The startup community is also attracting a lot of money. The share of financing to startups again in tier 2 tier and tier 3 cities is around 15 percent, and tier 2 cities startups in India raised over a billion dollars. So I would say that clearly, the profile of UHNIs is changing, and there are entrepreneurs barely in their 20s, and there are who are willing to take risks. They are willing to experiment. They have a much more open mind about many things, you are looking at trends like chat GPT, and things are changing quite rapidly. We find large millionaires and billionaires coming from a spectrum of industries that didn't throw up as many super-rich, and clearly, Tech is a transformer across sectors.
Host (Mr. Madanagopal): What do you think about where the market is heading in 2023, and can you give some input about what best of the minds in India are talking about the markets?
Mr. Satheesh: It is important to spend a few minutes looking at what happened in 2022 before we look at 2023. The year 2022 was very tumult for global capital markets, and if you look at geopolitical tension, that is Ukraine-Russia continuing tension, economic headwinds, inflation measures reaching 40-year highs, the economic simulation that came from loose fiscal and monetary policies globally, supply chain disruptions, consumer spending moving more and more from goods to services, etc., are very clear trends that we are seeing
Also, with the kind of hiring in 2022, you already hear noises, especially from the tech sector job cuts. Just about a year ago, wage greens were massive. Obviously, it would hurt the margins of companies. Closer home, if you look at the financial services sector, there is immense competition for talent, and wages are getting revised, but the question here is, "is that going to be sustainable.” If I had to summarize from a central bank action, we saw that over 80 central banks tightened and tightened hard. right uh from pretty much the second half of 2022, and I think that trajectory seems to be continuing, which is why markets continue to be nervous, especially from an Indian standpoint. The Indian equity market seems fairly well-valued, so it is a stock pickers market. You have got to apply multiple yardsticks, Financial yardsticks, understanding of business cycles. Multiple NFOs are trying to identify the right business cycles to invest in, and so on.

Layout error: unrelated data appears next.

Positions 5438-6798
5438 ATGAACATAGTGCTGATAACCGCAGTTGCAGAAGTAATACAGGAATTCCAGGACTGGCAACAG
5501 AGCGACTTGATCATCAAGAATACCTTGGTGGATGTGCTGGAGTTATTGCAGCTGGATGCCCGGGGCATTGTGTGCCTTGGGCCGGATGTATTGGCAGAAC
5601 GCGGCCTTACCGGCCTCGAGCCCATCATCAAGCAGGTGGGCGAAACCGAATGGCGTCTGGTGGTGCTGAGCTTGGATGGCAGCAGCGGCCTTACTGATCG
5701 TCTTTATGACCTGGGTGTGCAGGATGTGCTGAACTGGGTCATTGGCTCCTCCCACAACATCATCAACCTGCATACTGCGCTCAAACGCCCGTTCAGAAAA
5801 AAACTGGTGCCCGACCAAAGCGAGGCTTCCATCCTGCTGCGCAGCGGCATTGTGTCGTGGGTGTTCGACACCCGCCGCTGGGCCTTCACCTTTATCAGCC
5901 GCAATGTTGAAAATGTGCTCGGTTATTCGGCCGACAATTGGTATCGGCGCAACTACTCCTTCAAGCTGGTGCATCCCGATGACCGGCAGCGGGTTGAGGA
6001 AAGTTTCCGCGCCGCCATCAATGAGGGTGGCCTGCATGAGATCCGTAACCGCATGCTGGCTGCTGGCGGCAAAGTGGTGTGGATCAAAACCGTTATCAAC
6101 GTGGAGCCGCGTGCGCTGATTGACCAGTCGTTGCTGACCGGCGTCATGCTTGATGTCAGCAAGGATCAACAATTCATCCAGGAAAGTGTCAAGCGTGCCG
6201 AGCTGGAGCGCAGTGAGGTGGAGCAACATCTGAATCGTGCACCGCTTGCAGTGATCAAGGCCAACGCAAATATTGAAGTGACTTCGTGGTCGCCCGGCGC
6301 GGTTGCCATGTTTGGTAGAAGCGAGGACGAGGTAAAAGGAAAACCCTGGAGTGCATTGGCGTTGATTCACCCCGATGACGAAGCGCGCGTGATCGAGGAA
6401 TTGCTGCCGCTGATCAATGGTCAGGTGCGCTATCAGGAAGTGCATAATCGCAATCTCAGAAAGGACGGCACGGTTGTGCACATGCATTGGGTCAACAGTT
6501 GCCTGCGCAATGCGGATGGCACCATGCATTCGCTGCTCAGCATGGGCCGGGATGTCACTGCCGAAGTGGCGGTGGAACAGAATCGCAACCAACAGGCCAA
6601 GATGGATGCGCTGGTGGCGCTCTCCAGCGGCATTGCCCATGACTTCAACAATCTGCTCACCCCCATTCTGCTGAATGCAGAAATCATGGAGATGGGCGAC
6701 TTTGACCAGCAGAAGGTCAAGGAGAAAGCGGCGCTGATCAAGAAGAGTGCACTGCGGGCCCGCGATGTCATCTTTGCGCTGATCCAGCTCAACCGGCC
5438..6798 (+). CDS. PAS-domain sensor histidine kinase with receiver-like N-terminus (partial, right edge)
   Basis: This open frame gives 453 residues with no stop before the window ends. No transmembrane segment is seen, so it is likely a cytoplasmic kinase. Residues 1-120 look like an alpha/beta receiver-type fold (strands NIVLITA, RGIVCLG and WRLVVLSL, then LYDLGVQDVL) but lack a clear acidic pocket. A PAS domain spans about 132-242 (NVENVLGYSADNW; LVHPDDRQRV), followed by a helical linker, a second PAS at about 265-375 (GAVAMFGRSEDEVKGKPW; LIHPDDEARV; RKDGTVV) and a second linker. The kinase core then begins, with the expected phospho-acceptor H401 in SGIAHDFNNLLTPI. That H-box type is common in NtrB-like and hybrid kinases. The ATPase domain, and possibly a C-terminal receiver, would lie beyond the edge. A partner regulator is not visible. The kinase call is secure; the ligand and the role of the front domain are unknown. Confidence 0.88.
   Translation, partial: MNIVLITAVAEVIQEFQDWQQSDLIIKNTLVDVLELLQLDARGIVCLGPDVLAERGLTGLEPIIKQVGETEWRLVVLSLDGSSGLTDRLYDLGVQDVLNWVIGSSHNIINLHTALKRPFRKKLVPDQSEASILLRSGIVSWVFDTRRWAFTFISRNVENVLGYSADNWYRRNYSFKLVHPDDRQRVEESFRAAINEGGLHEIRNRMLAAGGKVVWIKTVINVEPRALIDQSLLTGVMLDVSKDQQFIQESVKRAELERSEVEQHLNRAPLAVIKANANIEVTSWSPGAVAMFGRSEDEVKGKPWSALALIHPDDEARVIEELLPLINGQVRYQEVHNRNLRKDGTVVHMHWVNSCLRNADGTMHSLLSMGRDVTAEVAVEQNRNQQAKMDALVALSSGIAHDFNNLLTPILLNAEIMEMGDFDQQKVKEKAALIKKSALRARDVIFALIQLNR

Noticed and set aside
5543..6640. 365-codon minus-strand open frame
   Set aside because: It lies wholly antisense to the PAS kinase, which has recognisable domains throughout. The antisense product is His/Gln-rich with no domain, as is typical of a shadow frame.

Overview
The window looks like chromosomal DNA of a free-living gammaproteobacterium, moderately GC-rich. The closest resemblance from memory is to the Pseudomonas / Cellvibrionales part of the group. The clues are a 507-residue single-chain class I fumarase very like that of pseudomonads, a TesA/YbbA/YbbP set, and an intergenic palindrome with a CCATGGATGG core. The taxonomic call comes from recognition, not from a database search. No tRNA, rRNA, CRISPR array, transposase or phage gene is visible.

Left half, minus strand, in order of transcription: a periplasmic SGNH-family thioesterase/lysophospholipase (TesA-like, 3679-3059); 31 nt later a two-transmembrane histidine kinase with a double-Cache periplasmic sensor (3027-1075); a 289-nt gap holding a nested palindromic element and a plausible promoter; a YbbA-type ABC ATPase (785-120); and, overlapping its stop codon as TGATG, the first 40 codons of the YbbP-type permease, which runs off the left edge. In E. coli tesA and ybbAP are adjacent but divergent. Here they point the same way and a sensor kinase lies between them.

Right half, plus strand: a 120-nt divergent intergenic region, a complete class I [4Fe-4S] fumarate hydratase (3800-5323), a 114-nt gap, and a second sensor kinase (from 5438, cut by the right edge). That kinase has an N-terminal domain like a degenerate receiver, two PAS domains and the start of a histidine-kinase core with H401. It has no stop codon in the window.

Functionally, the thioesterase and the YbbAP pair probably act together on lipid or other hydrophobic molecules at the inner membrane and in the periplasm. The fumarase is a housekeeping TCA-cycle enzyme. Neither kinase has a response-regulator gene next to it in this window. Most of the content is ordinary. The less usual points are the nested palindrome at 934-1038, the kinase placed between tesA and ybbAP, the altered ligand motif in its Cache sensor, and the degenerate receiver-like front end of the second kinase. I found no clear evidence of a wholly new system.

If you look at it from an international market standpoint, especially sectors like Tech and growth stocks, we saw a very sharp correction. Stocks like Tesla, Apple Microsoft all corrected. This is perhaps the most anticipated recession that everyone is talking about globally, and then you look at India and find that the Indian market outperformed this fairly turbulent 2022. This was clearly driven by what our Central Bank and the government did. There was a lot more prudence, and overall, the market seems to have been a beneficiary.
Mr. Satheesh answered many other queries from Mr. Vikas and Mr. Madanagopal. For more insights on this topic, check the appended video link below.